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Solitary median maxillary central incisor (SMMCI) syndrome
Roger K Hall

Correspondence: Roger K Hall [email protected]

Author Affiliations
Department of Dentistry, Royal Children's Hospital, Flemington Rd Parkville, 3052 Victoria, Australia
Orphanet Journal of Rare Diseases 2006, 1:12 doi:10.1186/1750-1172-1-12

The electronic version of this article is the complete one and can be found online at: http://www.OJRD.com/content/1/1/12

Received: 21 March 2006
Accepted: 9 April 2006
Published: 9 April 2006

© 2006 Hall; licensee BioMed Central Ltd.

This is an Open Access article distributed under the terms of the Creative Commons Attribution License (http://creativecommons.org/licenses/by/2.0), which permits unrestricted use, distribution, and reproduction in any medium, provided the original work is properly cited.

Abstract
Solitary median maxillary central incisor syndrome (SMMCI) is a complex disorder consisting of multiple, mainly midline defects of development resulting from unknown factor(s) operating in utero about the 35th–38th day(s) from conception. It is estimated to occur in 1:50,000 live births. Aetiology is uncertain. Missense mutation in the SHH gene (I111F) at 7q36 may be associated with SMMCI. The SMMCI tooth differs from the normal central incisor, in that the crown form is symmetric; it develops and erupts precisely in the midline of the maxillary dental arch in both primary and permanent dentitions. Congenital nasal malformation (choanal atresia, midnasal stenosis or congenital pyriform aperture stenosis) is positively associated with SMMCI. The presence of an SMMCI tooth can predict associated anomalies and in particular the serious anomaly holoprosencephaly. Common congenital anomalies associated with SMMCI are: severe to mild intellectual disability, congenital heart disease, cleft lip and/or palate and less frequently, microcephaly, hypopituitarism, hypotelorism, convergent strabismus, oesophageal and duodenal atresia, cervical hemivertebrae, cervical dermoid, hypothyroidism, scoliosis, absent kidney, micropenis and ambiguous genitalia. Short stature is present in half the children. Diagnosis should be made by eight months of age, but can be made at birth and even prenatally at 18–22 weeks from the routine mid-trimester ultrasound scan. Management depends upon the individual anomalies present. Choanal stenosis requires emergency surgical treatment. Short stature may require growth hormone therapy. SMMCI tooth itself is mainly an aesthetic problem, which is ideally managed by combined orthodontic, prosthodontic and oral surgical treatment; alternatively, it can be left untreated.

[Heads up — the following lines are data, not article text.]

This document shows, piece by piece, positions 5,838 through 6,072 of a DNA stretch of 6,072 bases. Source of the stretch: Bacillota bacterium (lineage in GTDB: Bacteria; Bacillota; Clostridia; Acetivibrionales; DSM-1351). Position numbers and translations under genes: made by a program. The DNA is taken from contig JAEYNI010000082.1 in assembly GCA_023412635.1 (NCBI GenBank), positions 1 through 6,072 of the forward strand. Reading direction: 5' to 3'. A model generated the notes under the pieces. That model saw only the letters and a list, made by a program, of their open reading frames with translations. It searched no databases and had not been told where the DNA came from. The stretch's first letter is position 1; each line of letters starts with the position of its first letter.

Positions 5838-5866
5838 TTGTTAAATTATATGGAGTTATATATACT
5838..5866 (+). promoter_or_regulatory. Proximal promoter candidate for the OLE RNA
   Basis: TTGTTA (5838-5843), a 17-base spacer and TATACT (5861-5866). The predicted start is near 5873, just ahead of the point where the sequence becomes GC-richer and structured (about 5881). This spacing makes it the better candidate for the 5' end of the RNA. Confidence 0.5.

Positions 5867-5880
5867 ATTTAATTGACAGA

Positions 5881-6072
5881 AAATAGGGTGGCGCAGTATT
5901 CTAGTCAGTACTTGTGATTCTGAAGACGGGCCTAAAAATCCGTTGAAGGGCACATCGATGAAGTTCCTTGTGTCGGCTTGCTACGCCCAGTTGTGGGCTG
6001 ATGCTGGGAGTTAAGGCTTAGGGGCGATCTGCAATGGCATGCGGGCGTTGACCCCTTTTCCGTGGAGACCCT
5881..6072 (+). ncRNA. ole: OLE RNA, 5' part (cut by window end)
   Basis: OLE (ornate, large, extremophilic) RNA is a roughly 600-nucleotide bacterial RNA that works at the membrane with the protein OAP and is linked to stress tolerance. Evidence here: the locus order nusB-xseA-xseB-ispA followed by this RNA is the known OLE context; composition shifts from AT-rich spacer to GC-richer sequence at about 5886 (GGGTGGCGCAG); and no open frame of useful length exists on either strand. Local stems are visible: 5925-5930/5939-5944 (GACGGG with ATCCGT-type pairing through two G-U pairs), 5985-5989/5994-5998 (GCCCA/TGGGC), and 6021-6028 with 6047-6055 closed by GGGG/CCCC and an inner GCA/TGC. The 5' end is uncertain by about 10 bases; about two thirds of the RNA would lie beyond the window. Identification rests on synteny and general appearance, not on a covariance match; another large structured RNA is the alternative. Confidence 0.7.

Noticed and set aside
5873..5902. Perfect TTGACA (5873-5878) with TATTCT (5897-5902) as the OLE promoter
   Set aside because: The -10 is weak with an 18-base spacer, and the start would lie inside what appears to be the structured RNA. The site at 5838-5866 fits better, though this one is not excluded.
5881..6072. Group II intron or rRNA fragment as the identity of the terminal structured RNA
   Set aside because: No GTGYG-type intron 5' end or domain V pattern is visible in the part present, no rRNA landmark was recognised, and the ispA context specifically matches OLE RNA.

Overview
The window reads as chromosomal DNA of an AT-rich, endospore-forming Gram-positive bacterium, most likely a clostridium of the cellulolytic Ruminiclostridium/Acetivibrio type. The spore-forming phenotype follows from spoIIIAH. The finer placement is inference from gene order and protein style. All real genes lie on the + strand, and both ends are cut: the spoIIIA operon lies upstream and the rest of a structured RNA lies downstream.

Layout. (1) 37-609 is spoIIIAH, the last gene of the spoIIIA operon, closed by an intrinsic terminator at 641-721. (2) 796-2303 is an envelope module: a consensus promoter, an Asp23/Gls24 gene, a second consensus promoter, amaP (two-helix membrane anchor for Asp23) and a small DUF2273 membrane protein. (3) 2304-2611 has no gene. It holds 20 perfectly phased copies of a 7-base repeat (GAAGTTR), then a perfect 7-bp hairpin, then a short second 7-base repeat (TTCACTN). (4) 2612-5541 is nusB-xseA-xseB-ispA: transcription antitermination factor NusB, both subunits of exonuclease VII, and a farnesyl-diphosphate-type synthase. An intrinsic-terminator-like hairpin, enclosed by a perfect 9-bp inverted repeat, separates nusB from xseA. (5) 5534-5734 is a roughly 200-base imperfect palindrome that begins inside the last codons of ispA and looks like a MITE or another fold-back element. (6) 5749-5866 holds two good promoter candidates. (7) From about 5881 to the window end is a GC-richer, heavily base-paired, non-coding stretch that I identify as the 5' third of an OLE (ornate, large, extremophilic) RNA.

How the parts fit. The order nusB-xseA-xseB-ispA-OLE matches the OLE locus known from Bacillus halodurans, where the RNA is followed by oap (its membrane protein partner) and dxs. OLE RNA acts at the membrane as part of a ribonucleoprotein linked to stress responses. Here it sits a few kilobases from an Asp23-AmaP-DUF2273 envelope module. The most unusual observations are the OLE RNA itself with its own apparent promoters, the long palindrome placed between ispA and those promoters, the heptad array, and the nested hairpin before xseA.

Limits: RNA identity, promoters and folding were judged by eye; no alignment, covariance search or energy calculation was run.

Disease name and synonyms
The name originally given to this syndrome by Hall et al. [1], "Solitary median maxillary central incisor, short stature, choanal atresia/midnasal stenosis syndrome", is now customarily shortened to the first part of this name: "Solitary median maxillary central incisor syndrome" or SMMCI syndrome, as the other features are not necessarily present in all cases. The use of the full description of the single incisor tooth in the name is important, as it emphasises the unique form and position of this tooth, which is the characteristic and most readily observed feature or trait of the condition.

The early observations of this condition [2-8] merely referred to the congenital and hereditary absence of one central incisor. When the association with short stature was recognised in 1976, the name Monosuperoincisivodontic dwarfism was given by Rappaport et al. [9], but it was soon recognised that short stature was not always present in the disorder [10]. The names "single central incisor syndrome" or "single maxillary central incisor" or "single incisor" suggested by other authors [11-15], do not adequately describe the peculiarly formed incisor tooth.

To accurately describe the characteristic tooth present in this syndrome, it is necessary to specify:

• Solitary: the tooth present exists as the only central incisor tooth in...

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